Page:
• Creates a defense laboratory modernization pilot program that allows the Secretary of Defense to reallocate up to $150 million in R&D funding each year to military construction projects for any DOD Science and Technology Reinvention Laboratory or federally funded research and development center;
  • Allows the Secretary of Energy in consultation with the directors of the national security laboratories to establish a microlab pilot program, to approve microlabs in close proximity to national security laboratories that are “accessible to the public for the purpose of enhancing collaboration with regional research groups; accelerating technology transfer from national security laboratories to the marketplace; and promoting regional workforce development through science, technology, engineering, and mathematics instruction and training”;
  • Requires the Secretary of Defense and the Director of National Intelligence to “jointly develop and implement a space science and technology strategy” on a biennial basis, as needed;
  • Includes a sense of Congress that the Department of Defense “explore using existing authorities for all Federally Funded Research and Development Centers [and other defense laboratories] to help facilitate and shape a high quality scientific and technical workforce that can support the Department’s needs”; and
  • Includes a finding of Congress that “the country’s scientific and technical workforce is a matter of national security” and that the Secretary of Defense should “explore using existing authorities for promoting science, technology, engineering, and mathematics programs.”

Obama vetoed first version of the defense policy bill over budget issues

Obama vetoed an earlier version of the bill in October because it authorized funding for an overseas military account in excess of existing defense spending caps. In his view, the bill violated the spirit of a 2011 budget sequester law that sets limits on defense and non-defense spending each year. These concerns were allayed when Congress passed a major budget relief bill in October amending the sequester law for two years.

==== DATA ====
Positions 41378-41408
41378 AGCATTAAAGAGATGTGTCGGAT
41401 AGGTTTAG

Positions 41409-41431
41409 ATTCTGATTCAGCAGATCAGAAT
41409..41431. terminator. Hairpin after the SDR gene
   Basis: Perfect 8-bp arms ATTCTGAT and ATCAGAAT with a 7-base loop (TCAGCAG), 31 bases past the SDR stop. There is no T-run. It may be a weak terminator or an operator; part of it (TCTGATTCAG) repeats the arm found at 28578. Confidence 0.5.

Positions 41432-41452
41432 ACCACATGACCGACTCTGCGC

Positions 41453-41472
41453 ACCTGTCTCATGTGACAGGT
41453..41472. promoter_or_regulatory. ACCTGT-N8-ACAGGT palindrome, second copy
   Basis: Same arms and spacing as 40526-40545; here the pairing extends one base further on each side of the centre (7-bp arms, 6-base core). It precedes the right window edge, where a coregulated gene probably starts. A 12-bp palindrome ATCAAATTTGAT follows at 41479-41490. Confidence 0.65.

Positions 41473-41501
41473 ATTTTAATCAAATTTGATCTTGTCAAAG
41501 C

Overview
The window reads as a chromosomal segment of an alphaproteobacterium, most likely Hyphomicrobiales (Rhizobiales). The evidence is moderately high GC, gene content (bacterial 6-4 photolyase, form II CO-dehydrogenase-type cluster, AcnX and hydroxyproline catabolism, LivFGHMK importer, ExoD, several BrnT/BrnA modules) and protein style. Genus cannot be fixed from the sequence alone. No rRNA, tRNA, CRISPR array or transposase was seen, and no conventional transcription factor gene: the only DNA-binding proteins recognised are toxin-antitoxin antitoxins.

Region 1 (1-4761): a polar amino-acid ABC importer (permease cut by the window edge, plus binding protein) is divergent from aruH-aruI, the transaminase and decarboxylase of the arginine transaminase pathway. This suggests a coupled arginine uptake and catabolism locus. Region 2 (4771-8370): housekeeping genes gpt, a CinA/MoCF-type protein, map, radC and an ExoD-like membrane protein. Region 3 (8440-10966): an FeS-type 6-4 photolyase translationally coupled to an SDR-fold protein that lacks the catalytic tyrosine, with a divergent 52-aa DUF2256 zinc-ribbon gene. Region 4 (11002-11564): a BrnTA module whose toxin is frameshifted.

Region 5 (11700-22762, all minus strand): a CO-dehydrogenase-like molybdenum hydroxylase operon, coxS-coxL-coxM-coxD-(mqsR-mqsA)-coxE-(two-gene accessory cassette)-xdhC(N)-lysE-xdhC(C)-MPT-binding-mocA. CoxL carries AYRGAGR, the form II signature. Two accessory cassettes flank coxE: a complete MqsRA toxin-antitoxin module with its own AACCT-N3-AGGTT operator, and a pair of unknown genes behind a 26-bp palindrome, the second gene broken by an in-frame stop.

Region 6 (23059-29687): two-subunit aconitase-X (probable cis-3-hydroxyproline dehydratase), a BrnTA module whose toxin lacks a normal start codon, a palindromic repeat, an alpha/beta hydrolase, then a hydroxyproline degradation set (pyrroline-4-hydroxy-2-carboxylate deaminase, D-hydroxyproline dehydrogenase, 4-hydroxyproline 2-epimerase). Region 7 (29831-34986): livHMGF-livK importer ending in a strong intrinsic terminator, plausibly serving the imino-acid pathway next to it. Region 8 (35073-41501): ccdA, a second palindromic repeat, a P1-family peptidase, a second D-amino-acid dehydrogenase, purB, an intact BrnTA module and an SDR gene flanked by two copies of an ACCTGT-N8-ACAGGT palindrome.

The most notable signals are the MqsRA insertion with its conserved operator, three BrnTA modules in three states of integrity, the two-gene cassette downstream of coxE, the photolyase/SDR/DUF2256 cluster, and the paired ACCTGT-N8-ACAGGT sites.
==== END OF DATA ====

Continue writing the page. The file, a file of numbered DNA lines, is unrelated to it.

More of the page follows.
As FYI reported, the Bipartisan Budget Act of 2015 increased both defense and non-defense spending caps for FY 2016 and FY 2017. The two-year budget agreement provided Congressional Republicans with much of what they wanted in new defense spending, including $40 billion in additional ‘regular order’ spending and another $16 billion through an overseas military operations account.

Proposal to cut funding for defense-wide basic research in FY 2016, but final decision still lies ahead

Congress has historically passed a defense policy bill each year. Alongside its annual defense funding bill, the National Defense Authorization Act provides direction for the DOD, including the creation of new initiatives and programs as well as the reorganization of existing ones. While this year’s law also proposes funding levels for accounts, including cuts to funding for defense-wide basic research by 4.3 percent below the FY 2015 funded level, final funding decisions will be left up to the defense funding bill. The FY 2016 defense funding bill is likely to be part of a broader government-wide funding bill that Congress is expected to consider in December.